Deaths due to cirrhosis, or liver disease, as a result of alcohol consumption are on the increase across the United States, according to a new study.
The disturbing discovery about cirrhosis-related deaths was conducted by researchers at the University of Michigan in Ann Arbor.
Cirrhosis can be caused by several different health conditions, including hepatitis C and fatty liver disease. However, the researchers observed that in the United States, an increasing number of people acquire it due to excessive alcohol consumption.
Dr. Elliot Tapper, a specialist in liver health from Michigan Medicine, of the University of Michigan and his collaborator Dr. Neehar Parikh have noticed that, in 1999–2016, the number of deaths caused by cirrhosis has been on the upsurge in 49 out of 50 states. Only Maryland showed a decrease in liver disease-related deaths.
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“Each alcohol-related death means decades of lost life, broken families, and lost economic productivity. In addition, medical care of those dying from cirrhosis costs billions of dollars,” explains Dr. Tapper.
The researchers’ findings are reported in the BMJ.
Young Adults are Mostly at Risk
The past few years have witnessed improvements when it comes to treating hepatitis C, the liver disease that has affected large numbers of “Baby Boomers” — people born in 1945–1965 — who were exposed to infection via improperly sanitized needles, due to a poor understanding of the dangers involved.
Once methods of dealing with the widespread cases of hepatitis C improved, and people who had been diagnosed experienced better care, liver specialists expected to see fewer deaths related to liver disease.
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Shockingly, however, they found the opposite: cirrhosis deaths have increased by 65 percent, and alcohol use is a prominent cause of late-stage liver disease. The most affected populations are adults aged 25–34, and white people and those who are of American Indian and Hispanic descent are the most exposed.
The highest average increase in cirrhosis-related deaths every year was observed among young adults, at about 10.5 percent rise each year.
“We thought we would see improvements when it comes to the number of deaths due to liver disease, but these data make it clear: even after hepatitis C, we will still have our work cut out for us,” Dr. Tapper explains.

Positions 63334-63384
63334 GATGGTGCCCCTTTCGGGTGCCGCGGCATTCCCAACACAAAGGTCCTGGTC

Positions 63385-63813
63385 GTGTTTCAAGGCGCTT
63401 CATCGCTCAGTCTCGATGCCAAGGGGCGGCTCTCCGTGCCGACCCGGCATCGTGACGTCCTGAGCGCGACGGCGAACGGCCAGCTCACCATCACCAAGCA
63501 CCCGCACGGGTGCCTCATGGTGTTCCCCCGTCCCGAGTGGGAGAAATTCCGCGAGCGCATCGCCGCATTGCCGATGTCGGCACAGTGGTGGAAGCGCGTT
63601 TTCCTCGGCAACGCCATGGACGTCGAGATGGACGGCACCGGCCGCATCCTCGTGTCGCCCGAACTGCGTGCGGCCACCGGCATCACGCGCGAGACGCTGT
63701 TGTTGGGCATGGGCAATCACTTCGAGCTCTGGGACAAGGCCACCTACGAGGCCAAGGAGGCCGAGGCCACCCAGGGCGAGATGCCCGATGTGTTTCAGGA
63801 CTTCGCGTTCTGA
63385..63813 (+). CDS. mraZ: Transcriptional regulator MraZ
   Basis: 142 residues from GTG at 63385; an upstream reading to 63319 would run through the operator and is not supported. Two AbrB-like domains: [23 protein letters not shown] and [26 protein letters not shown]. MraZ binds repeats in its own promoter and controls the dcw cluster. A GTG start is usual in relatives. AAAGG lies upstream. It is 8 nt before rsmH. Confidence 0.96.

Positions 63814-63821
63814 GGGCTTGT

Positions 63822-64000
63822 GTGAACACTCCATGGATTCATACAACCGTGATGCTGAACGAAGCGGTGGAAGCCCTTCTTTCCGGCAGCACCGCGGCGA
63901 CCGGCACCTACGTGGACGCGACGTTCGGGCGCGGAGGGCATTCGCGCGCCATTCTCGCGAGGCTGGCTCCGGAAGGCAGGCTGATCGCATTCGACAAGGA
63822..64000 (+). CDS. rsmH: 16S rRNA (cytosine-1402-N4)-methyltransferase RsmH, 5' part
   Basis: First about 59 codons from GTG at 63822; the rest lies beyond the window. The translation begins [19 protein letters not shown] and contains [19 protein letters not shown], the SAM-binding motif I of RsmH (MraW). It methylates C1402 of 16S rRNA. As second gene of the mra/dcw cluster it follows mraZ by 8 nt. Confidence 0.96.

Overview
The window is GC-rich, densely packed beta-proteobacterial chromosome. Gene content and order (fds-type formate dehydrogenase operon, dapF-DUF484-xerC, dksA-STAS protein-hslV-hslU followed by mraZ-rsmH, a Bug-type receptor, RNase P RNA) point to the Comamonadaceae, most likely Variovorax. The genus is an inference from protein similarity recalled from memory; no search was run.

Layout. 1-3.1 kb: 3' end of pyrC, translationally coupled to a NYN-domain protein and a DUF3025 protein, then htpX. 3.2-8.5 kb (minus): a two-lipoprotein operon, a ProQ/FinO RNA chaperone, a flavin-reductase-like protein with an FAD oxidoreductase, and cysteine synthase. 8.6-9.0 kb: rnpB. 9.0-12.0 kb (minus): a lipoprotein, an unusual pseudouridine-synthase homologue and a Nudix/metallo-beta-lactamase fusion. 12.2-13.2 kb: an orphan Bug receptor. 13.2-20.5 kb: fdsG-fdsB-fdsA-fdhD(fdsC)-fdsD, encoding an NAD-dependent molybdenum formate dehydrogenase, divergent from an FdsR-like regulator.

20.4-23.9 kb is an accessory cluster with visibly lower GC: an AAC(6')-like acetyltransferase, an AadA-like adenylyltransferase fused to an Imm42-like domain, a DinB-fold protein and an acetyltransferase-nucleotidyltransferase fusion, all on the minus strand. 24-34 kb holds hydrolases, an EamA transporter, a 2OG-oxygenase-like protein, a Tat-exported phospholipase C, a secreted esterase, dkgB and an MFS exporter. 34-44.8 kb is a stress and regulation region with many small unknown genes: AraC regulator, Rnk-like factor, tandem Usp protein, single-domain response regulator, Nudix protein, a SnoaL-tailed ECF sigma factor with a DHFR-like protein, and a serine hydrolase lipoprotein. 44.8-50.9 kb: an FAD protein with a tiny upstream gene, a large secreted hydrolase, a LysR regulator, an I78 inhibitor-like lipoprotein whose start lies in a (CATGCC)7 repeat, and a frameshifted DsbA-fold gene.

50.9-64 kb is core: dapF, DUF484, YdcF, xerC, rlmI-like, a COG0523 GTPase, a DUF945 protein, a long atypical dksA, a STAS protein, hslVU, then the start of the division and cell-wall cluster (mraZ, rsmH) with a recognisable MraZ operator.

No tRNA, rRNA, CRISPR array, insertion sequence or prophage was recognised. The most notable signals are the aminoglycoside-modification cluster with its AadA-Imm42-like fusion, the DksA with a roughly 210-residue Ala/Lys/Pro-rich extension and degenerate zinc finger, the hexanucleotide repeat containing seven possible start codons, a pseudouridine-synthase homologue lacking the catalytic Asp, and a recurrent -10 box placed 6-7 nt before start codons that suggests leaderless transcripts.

But why exactly has alcohol use become such a prominent “pastime” among younger generations?
The researchers believe alcohol use became a prominent way of relaxing among the younger generation because of the negative effects of the Great Recession, which took place roughly in 2007–2009.
The researchers were led to conclude this due to the fact that the rise in cirrhosis-related deaths began to increase in 2009.
According to Dr. Tapper: “We suspect that there is a connection between increased alcohol use and unemployment associated with the global financial crisis. But more research is needed.”
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During the 7-year period analyzed in this study, 460,760 cirrhosis-related deaths occurred. Of these, approximately one third were due to a type of liver cancer — called “hepatocellular carcinoma” — that stems from cirrhosis.
In 2016, the number of deaths caused by liver cancer doubled, reaching 11,073 — compared with 1999’s figures.
“The speedy rise in liver deaths emphasizes gaps in care and opportunities for prevention,” warns Dr. Parikh.
According to the data collected using the Centers for Disease Control and Prevention’s (CDC) Wide-ranging Online Data for Epidemiologic Research, the states where most cirrhosis deaths have been recorded are Kentucky, Alabama, Arkansas, and New Mexico.
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The researchers stressed that liver disease due to alcohol consumption is totally preventable and urge states to implement strategic measures, such as the implementation of alcohol taxes, and preventing adverts promoting alcoholic drinks.